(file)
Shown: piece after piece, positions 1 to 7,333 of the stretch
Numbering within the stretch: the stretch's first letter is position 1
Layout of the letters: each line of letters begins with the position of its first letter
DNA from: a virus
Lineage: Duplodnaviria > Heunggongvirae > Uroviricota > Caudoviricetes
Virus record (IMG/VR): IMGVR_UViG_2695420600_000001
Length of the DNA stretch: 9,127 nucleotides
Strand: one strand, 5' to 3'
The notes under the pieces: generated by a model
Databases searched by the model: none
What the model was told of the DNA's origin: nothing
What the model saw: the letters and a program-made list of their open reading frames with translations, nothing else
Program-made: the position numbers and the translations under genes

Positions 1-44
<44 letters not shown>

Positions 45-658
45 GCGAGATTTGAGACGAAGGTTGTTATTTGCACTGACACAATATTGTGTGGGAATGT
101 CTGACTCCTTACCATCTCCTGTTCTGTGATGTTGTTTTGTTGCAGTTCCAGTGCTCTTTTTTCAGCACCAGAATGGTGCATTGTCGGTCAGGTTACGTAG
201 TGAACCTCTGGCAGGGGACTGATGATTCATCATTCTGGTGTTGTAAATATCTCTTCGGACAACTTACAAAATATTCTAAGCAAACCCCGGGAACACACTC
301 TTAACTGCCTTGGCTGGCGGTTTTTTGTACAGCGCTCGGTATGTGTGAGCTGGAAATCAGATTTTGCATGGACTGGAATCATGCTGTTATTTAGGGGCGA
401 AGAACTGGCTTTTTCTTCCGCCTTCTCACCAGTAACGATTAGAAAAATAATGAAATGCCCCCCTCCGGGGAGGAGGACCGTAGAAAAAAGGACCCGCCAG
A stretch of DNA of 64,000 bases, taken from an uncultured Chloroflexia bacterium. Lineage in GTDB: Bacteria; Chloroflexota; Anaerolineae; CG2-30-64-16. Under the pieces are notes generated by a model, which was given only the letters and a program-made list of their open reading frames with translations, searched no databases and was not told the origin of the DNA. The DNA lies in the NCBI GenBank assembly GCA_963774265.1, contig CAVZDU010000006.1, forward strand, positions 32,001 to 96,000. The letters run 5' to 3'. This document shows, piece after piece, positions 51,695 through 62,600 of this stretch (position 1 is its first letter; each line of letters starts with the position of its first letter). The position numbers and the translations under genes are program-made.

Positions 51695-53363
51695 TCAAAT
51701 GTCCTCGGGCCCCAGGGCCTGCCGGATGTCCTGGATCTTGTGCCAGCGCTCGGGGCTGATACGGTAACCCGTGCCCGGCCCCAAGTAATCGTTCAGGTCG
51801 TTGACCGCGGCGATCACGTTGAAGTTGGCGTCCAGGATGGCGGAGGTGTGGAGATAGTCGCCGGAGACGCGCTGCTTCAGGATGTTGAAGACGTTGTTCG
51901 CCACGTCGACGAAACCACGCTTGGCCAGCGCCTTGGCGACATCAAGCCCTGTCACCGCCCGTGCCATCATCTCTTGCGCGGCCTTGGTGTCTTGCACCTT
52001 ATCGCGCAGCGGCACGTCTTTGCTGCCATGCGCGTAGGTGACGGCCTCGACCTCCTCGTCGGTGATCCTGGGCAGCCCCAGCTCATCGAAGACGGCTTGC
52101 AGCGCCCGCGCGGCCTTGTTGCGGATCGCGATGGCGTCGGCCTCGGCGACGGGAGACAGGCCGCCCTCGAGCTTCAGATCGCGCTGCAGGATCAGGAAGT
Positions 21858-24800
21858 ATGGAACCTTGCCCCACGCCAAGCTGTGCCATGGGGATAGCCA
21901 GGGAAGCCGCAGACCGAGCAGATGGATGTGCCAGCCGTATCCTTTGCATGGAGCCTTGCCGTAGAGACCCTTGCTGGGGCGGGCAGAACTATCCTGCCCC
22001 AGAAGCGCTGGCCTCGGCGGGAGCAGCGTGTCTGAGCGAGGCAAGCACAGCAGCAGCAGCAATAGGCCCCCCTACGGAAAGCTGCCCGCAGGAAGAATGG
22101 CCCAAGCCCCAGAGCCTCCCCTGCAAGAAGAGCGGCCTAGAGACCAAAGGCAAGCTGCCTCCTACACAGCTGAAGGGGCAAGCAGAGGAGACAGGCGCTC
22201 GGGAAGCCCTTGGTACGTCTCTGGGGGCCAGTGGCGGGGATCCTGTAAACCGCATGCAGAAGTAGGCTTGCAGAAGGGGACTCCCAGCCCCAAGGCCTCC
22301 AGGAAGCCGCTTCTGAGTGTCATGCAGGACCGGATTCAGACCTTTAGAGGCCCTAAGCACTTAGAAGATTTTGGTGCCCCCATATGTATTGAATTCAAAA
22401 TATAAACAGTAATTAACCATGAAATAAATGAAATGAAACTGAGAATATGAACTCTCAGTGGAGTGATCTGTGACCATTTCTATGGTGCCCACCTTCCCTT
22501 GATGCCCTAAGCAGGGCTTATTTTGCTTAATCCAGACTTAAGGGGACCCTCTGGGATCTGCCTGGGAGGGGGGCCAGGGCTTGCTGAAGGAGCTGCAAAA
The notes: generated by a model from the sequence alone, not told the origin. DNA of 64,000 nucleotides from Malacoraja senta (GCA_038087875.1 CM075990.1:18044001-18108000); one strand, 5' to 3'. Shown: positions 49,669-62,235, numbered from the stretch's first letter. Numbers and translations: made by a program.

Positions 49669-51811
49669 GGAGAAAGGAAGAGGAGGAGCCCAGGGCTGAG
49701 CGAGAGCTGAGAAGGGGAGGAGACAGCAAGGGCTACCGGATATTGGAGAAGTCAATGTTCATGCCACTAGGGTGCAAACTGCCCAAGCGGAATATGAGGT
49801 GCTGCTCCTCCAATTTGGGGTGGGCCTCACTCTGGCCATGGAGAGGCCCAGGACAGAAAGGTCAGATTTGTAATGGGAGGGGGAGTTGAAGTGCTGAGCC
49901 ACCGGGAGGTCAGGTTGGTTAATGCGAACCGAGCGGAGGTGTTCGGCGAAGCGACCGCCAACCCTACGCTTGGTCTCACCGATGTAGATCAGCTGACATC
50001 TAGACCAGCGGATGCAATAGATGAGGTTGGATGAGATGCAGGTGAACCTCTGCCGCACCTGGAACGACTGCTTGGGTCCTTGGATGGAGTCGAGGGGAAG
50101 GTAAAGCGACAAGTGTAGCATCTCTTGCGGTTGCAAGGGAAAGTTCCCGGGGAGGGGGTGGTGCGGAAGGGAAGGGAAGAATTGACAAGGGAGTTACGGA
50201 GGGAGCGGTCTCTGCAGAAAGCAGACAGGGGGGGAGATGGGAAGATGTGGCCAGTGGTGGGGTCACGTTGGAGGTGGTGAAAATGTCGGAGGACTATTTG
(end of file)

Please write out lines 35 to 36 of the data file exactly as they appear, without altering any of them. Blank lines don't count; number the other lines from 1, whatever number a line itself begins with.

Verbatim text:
22201 GGGAAGCCCTTGGTACGTCTCTGGGGGCCAGTGGCGGGGATCCTGTAAACCGCATGCAGAAGTAGGCTTGCAGAAGGGGACTCCCAGCCCCAAGGCCTCC
22301 AGGAAGCCGCTTCTGAGTGTCATGCAGGACCGGATTCAGACCTTTAGAGGCCCTAAGCACTTAGAAGATTTTGGTGCCCCCATATGTATTGAATTCAAAA